Bright and breezy days are becoming a deeper nightmare for utilities struggling to earn a return on traditional power plants.
With wind and solar farms sprouting up in more areas — and their power getting priority to feed into the grid in many places — the amount of electricity being generated is outstripping demand during certain hours of the day.
The result: power prices are slipping to zero or even below more often in more jurisdictions. That’s adding to headaches for generators from NRG Energy Inc. in California to RWE AG in Germany and Origin Energy Ltd. in Australia. Once confined to a curiosity for a few hours over windy Christmas holidays, sub-zero cost of electricity is becoming a reality for hundreds of hours in many markets, upending the economics of the business in the process.
“There is no time pattern for having negative prices in Belgium,” said Marleen Vanhecke, an official at the nation’s grid manager, Elia System Operator SA. “This phenomenon is mainly determined by high wind generation in Germany and enough import capacity towards Belgium.”
The chart below shows the incidence of so-called negative power prices so far this year, indicating the biggest issue is in Germany, where the government has been working for more than a decade to shift the economy toward cleaner forms of energy.
Periods with negative prices occur when there is more supply than demand, typically during a mid-day sun burst or early morning wind gust when demand is already low. A negative price is essentially a market signal telling utilities to shut down certain power plants. It doesn’t result in anyone getting a refund on bills — or in electric meters running backward.
Instead, it often prompts owners of traditional coal and gas plants to shut down production for a period even though many of the facilities aren’t designed to switch on and off quickly. It’s left the utilities complaining that they can’t earn the returns they expected for their investment in generation capacity.
“Energy market price signals are critical to telling generators where to build new resources,” said Abe Silverman, deputy general council at NRG Energy, which is concerned about the anomaly in California. “As negative prices become more prevalent, we’ll have to evolve our energy market price formation strategies to ensure that we will continue to drive efficient investment.”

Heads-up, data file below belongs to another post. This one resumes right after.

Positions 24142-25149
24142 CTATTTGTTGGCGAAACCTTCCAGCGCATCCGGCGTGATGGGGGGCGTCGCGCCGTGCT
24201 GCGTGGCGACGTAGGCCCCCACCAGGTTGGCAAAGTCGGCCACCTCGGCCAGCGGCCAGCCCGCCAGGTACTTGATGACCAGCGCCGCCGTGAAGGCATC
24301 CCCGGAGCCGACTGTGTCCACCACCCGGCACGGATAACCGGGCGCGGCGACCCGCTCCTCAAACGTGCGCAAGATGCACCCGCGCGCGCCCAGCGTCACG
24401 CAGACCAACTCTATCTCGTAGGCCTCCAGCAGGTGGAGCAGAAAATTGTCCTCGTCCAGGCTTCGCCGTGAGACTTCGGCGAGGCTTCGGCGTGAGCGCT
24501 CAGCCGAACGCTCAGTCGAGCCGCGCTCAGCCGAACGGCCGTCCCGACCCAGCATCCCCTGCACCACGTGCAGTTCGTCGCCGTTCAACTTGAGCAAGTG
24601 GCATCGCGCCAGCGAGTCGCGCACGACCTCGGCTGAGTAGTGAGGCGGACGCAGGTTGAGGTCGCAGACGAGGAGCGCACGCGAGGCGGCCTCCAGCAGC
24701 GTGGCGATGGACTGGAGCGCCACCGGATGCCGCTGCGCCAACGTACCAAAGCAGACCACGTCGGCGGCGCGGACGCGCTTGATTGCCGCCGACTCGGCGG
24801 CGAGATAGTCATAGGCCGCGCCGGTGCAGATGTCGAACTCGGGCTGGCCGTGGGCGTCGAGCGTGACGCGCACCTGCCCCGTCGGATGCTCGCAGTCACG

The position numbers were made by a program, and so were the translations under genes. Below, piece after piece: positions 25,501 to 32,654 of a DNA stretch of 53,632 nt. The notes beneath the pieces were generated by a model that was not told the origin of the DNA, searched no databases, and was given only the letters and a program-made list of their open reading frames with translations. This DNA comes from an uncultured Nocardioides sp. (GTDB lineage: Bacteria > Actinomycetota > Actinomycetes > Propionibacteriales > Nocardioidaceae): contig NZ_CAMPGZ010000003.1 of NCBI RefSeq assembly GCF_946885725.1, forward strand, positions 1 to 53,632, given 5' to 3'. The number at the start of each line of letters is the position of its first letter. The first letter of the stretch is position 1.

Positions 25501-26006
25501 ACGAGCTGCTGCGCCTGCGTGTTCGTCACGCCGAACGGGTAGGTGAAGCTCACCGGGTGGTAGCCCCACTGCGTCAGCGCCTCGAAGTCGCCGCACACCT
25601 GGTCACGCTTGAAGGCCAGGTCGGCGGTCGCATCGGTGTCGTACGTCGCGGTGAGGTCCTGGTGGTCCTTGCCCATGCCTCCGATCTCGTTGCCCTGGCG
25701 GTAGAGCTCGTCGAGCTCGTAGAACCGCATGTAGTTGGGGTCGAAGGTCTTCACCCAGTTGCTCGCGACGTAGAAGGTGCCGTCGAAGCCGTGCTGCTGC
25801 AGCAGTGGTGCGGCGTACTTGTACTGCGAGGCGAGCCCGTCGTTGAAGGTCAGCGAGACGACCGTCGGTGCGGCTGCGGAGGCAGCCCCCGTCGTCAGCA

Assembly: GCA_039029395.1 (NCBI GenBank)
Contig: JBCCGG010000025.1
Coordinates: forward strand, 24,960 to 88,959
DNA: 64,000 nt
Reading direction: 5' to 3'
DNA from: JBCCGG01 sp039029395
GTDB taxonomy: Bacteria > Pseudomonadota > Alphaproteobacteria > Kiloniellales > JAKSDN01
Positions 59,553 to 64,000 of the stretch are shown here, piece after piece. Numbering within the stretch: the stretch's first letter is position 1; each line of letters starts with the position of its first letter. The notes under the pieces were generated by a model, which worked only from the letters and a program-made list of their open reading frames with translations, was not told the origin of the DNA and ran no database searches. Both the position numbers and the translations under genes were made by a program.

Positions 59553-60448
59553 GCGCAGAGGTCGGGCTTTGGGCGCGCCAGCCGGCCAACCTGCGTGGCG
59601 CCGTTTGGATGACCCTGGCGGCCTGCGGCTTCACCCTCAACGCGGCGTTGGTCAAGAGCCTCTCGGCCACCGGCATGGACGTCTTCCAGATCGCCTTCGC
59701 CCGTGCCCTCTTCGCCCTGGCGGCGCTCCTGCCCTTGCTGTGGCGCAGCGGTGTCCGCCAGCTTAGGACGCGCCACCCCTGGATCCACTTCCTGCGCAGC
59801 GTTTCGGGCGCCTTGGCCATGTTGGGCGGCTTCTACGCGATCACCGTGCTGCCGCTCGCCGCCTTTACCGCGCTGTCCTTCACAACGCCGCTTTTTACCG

Prices are below zero most often in Germany, which was the first major economy to make a big push into renewables. It’s phasing out nuclear reactors and coal power, leading to more frequent swings in the electricity market. It also exported its negative costs to surrounding markets. Denmark, Belgium, the Czech Republic, Switzerland and even France have all registered negative hours during this year or last.
In most U.S. markets, negative pricing only occurs when real-time power deliveries drop below expectations from the previous day or when supplies come in greater than forecast, said William Nelson, an analyst at Bloomberg New Energy Finance.
“On the supply side, the intermittent sources like wind and solar are most likely to deviate from their day-ahead plans,” Nelson said.
The one exception is California, which had 110 hours with negative prices in its day-ahead market, according to a report from grid manager CASIO. Prices there are determined in auction one day prior to delivery. They dropped below zero during midday hours when there were high levels of solar generation and solid output from hydroelectric plants.
There were fewer days of sub-zero prices in Australia during 2017 compared with previous years even as more wind-power capacity was built. There, Origin Energy has a built a big portfolio of gas-fired “peaker plants” designed to switch on quickly and only when needed.
It’s plants such as those — smaller and more nimble than traditional generation units — that hold a key to smoothing out the most uncomfortable fluctuations in the market. Peaker plants can help the system cope with big swings in output from renewables.
“Bill Gates became the richest bloke on Earth off the end of the mainframe,” said Neil Eckert, chairman of Aggregated Micro Power Holdings Plc, an energy services company that installs small power plants. “We are seeing the end of the energy mainframe. The world will have to learn new techniques — how to invest in small-scale distributed energy.”
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